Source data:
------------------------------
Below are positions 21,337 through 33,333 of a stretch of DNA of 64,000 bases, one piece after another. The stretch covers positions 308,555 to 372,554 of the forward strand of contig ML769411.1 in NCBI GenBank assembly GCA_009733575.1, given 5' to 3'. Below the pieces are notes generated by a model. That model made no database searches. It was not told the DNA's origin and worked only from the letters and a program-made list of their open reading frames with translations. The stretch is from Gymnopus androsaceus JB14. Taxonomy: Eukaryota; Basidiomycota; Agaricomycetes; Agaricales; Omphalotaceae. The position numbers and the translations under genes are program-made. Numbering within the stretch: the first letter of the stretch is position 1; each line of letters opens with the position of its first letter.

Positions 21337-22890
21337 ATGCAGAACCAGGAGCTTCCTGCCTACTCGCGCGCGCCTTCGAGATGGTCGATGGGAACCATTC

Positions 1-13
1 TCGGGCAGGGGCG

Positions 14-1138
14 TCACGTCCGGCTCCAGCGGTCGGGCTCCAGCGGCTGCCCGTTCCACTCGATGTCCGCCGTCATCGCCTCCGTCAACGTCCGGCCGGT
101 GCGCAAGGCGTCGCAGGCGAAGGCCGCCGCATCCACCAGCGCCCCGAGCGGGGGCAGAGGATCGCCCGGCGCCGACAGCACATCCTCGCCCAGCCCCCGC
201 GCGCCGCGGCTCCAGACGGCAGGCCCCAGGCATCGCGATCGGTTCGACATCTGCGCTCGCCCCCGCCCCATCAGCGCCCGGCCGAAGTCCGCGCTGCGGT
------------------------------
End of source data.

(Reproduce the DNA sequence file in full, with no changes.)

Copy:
Below are positions 21,337 through 33,333 of a stretch of DNA of 64,000 bases, one piece after another. The stretch covers positions 308,555 to 372,554 of the forward strand of contig ML769411.1 in NCBI GenBank assembly GCA_009733575.1, given 5' to 3'. Below the pieces are notes generated by a model. That model made no database searches. It was not told the DNA's origin and worked only from the letters and a program-made list of their open reading frames with translations. The stretch is from Gymnopus androsaceus JB14. Taxonomy: Eukaryota; Basidiomycota; Agaricomycetes; Agaricales; Omphalotaceae. The position numbers and the translations under genes are program-made. Numbering within the stretch: the first letter of the stretch is position 1; each line of letters opens with the position of its first letter.

Positions 21337-22890
21337 ATGCAGAACCAGGAGCTTCCTGCCTACTCGCGCGCGCCTTCGAGATGGTCGATGGGAACCATTC

Positions 1-13
1 TCGGGCAGGGGCG

Positions 14-1138
14 TCACGTCCGGCTCCAGCGGTCGGGCTCCAGCGGCTGCCCGTTCCACTCGATGTCCGCCGTCATCGCCTCCGTCAACGTCCGGCCGGT
101 GCGCAAGGCGTCGCAGGCGAAGGCCGCCGCATCCACCAGCGCCCCGAGCGGGGGCAGAGGATCGCCCGGCGCCGACAGCACATCCTCGCCCAGCCCCCGC
201 GCGCCGCGGCTCCAGACGGCAGGCCCCAGGCATCGCGATCGGTTCGACATCTGCGCTCGCCCCCGCCCCATCAGCGCCCGGCCGAAGTCCGCGCTGCGGT